Synovate poll is still unreliable and cannot be trusted- Omane Boamah
The Deputy Sports Minister Dr Omane Boamah still doubts the credibility of Synovate whose latest poll suggests President John Mahama will win the elections if it were held in August.
The poll released Wednesday puts President Mahama ahead with 34.2% of the total votes cast with the opposition New Patriotic Party following closely with 31.8 per cent.
The poll also suggests that the Progressive People's Party will do better than the two traditional political parties-the Convention Peoples Party and the Peoples National Convention.
Dr Nduom's PPP managed 5.3 per cent, with the Convention People's Party garnering 3.6 per cent of the votes and the People's National Convention (PNC) securing only 1.9 per cent.
The other parties obtained less than one per cent of the vote.
But Dr Boamah is not amused by the poll.
Having criticized the market and political researchers in the past for putting Nana Addo ahead of the late president John Mills in one of their polls, the deputy Sports Minister says his position on Synovate remains unchanged.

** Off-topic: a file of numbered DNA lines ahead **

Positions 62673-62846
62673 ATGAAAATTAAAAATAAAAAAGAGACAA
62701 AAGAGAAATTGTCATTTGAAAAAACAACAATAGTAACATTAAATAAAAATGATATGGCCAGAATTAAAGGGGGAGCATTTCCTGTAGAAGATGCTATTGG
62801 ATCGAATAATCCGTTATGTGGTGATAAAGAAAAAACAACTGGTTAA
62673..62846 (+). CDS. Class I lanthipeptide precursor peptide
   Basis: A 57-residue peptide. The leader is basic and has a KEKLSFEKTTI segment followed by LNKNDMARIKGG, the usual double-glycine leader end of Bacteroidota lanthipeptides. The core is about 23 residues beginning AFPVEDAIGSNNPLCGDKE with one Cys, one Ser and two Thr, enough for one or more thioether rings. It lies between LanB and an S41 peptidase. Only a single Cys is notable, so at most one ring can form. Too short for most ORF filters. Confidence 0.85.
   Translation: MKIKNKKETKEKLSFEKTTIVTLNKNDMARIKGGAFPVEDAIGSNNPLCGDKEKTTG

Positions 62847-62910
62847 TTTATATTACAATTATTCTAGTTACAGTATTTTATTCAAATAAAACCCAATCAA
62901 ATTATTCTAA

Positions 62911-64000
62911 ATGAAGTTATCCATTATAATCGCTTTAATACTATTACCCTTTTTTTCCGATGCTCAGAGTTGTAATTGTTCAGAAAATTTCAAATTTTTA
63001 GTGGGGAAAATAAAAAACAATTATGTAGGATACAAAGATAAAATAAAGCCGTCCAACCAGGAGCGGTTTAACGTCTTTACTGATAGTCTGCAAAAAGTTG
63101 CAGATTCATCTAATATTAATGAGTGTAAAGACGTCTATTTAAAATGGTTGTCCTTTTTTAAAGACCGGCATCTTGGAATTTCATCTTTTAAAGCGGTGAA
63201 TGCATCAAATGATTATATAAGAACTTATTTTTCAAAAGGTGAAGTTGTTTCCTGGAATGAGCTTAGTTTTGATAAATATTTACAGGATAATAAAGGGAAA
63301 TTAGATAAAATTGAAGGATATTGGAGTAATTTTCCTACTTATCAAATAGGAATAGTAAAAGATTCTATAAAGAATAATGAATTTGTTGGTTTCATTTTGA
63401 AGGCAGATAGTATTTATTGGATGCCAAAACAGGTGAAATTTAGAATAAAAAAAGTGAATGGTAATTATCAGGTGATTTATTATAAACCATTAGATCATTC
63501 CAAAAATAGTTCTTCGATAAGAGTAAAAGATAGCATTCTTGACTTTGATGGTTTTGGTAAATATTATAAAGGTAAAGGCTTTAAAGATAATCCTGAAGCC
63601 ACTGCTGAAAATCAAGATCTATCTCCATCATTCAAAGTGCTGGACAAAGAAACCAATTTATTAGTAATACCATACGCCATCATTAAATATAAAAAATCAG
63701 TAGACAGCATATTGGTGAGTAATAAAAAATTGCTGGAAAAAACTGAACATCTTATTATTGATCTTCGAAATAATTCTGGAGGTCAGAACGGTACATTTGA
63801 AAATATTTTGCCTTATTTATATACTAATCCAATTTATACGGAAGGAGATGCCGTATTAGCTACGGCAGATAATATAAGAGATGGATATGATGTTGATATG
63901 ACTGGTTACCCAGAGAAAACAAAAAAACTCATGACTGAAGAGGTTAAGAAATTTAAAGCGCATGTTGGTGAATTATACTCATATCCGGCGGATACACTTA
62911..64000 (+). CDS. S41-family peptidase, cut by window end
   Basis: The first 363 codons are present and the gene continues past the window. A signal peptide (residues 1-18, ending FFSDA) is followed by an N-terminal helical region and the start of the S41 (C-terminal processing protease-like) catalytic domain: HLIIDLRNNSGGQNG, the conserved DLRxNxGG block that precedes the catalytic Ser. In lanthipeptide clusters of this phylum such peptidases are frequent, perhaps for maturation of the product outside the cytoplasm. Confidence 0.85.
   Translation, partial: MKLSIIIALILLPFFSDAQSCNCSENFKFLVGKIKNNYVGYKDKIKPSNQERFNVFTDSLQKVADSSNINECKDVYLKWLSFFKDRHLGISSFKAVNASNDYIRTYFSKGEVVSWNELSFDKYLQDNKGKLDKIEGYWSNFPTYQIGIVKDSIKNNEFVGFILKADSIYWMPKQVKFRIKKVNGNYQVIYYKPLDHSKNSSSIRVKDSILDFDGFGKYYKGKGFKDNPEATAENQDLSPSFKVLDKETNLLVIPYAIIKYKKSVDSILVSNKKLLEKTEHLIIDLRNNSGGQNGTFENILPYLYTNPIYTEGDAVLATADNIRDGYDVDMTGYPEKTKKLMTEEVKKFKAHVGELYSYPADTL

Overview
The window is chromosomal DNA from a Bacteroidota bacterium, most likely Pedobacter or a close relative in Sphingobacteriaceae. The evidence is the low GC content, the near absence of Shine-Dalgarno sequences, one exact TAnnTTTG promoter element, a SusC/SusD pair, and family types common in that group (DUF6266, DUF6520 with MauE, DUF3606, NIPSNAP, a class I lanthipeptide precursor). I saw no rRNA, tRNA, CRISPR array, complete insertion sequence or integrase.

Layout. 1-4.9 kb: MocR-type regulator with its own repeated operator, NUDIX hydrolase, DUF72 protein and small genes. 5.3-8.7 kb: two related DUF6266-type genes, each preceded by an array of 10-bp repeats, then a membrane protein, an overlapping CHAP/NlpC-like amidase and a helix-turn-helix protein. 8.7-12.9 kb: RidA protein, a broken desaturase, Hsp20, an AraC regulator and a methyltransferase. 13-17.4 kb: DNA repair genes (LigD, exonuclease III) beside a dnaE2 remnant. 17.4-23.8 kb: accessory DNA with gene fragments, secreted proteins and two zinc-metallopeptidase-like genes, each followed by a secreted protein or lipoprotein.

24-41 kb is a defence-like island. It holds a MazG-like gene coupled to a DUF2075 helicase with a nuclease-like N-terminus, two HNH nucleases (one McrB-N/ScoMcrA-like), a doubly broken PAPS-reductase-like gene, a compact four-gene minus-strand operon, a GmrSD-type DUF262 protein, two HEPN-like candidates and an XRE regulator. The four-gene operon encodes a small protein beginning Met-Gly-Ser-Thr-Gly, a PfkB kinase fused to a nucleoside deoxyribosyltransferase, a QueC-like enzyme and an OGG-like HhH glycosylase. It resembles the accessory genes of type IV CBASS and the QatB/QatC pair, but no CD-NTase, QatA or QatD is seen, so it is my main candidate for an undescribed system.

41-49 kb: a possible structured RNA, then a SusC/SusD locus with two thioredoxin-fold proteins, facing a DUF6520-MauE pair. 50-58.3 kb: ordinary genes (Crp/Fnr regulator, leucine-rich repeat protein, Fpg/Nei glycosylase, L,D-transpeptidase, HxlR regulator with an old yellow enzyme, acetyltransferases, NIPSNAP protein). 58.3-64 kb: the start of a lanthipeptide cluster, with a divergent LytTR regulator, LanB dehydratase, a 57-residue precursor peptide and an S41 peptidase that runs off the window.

He said ordinarily the news about President John Mahama taking the lead in a poll should be good news, but the source of that poll calls for caution.
“Knowing what we know about Synovate, we must be cautious about the poll,” he told Joy News' Evans Mensah.
He said for the results of a poll expressed in a pie chart to exceed 360 degrees as happened in the earlier Synovate poll, they must be cautious in taking another poll results from the same researchers hook line and sinker.
He said it is absolutely unrealistic to have President Mahama lead a poll shortly after the death of his predecessor John Mills.
The Synovate poll is based on what? He quizzed. He would rather rely on the internal poll being conducted by the NDC than the one coming from Synovate.
According to him, the last poll internally conducted by the party put the late President John Mills ahead of Nana Akufo-Addo.
The party is however yet to receive poll results with John Mahama as President.